According to an article by John Paul Dalsimer on Energize, Inc., a written treasurer's report includes the name of the organization, the period covered by the report and the cash balances at the beginning and the end of the period. Also included are any income and expenses that occurred during the period, which may be reported as individual items or as a net effect on cash flow.
According to Dalsimer, a treasurer's report is based on an organization's budget, which ideally includes categories for all income and expenses and anticipated amounts for each one. The written treasurer's report adheres to the budget closely, explaining how much was spent and earned in each area and any deviations from anticipated amounts.The ending balance should equal the starting balance, plus income and minus expenses. If it does not, the report must explain. It is not necessary to list every single budget item. Itemize large and unusual expenditures and income, and summarize smaller amounts.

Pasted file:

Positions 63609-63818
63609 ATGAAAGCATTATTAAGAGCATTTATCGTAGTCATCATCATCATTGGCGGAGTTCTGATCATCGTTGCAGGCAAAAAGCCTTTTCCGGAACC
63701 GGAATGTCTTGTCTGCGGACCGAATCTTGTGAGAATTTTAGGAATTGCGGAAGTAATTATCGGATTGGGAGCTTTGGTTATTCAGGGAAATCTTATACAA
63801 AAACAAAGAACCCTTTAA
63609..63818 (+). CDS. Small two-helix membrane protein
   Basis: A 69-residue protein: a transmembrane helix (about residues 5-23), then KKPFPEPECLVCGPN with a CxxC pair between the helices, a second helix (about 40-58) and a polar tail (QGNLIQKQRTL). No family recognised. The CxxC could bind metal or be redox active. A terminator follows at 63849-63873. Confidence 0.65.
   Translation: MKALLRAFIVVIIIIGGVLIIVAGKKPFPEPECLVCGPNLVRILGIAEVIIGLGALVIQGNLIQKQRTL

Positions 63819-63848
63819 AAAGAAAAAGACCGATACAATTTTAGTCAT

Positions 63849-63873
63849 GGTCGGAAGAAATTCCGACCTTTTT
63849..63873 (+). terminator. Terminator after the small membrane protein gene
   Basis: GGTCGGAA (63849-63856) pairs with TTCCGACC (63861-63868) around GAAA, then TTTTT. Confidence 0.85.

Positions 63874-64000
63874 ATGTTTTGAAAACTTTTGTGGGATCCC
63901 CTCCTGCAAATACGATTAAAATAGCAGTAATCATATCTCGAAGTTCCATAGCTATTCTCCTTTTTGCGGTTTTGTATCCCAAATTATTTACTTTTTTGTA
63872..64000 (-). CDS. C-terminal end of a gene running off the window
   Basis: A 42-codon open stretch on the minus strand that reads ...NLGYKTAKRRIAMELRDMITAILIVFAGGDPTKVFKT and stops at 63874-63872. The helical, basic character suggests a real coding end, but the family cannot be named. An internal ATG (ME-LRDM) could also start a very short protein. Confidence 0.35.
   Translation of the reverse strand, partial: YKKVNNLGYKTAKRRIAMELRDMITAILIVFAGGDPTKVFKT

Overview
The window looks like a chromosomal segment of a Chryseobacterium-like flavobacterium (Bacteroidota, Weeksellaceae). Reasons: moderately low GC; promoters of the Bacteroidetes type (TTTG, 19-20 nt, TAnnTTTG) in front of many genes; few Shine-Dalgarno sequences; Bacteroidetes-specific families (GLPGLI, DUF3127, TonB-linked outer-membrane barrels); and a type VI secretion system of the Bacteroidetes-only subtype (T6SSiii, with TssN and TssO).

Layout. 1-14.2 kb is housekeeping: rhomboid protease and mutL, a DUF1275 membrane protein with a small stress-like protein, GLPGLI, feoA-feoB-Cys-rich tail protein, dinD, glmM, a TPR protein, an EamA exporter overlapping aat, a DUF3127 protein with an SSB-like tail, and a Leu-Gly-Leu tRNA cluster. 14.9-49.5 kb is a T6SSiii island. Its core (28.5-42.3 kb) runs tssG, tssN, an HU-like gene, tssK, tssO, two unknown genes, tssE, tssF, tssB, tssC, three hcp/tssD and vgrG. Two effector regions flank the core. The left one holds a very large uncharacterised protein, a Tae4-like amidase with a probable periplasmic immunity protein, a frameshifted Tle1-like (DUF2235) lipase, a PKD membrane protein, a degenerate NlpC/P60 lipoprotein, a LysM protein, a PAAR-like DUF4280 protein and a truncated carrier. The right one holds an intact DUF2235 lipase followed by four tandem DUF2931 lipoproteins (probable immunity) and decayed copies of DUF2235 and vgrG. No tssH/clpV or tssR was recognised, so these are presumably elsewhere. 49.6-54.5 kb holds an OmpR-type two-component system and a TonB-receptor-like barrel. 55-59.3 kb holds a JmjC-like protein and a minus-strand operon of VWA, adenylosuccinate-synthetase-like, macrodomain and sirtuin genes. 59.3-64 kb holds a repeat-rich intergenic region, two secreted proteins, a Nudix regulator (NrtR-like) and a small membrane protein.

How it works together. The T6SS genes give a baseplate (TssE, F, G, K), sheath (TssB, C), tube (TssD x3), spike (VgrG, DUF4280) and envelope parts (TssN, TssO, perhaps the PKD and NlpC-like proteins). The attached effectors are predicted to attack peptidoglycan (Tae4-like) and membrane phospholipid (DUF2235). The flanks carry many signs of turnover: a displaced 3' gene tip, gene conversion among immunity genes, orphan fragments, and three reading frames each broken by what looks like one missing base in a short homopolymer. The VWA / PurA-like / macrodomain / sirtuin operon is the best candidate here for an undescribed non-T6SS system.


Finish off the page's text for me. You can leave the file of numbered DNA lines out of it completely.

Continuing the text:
Typically, the treasurer of an organization provides an oral report to the board of directors at a monthly board meeting, explains Dalsimer. The oral report is a succinct summary of the written report, accurate but not detailed. The treasurer points out any large items or deviations from the budget, and explains anything that might be confusing. Supplying each board member with a copy of the report before the meeting is a good practice because it allows the board to organize its questions in a coherent way. According to parliamentary procedure, at the end of the board meeting the organization's secretary files the report.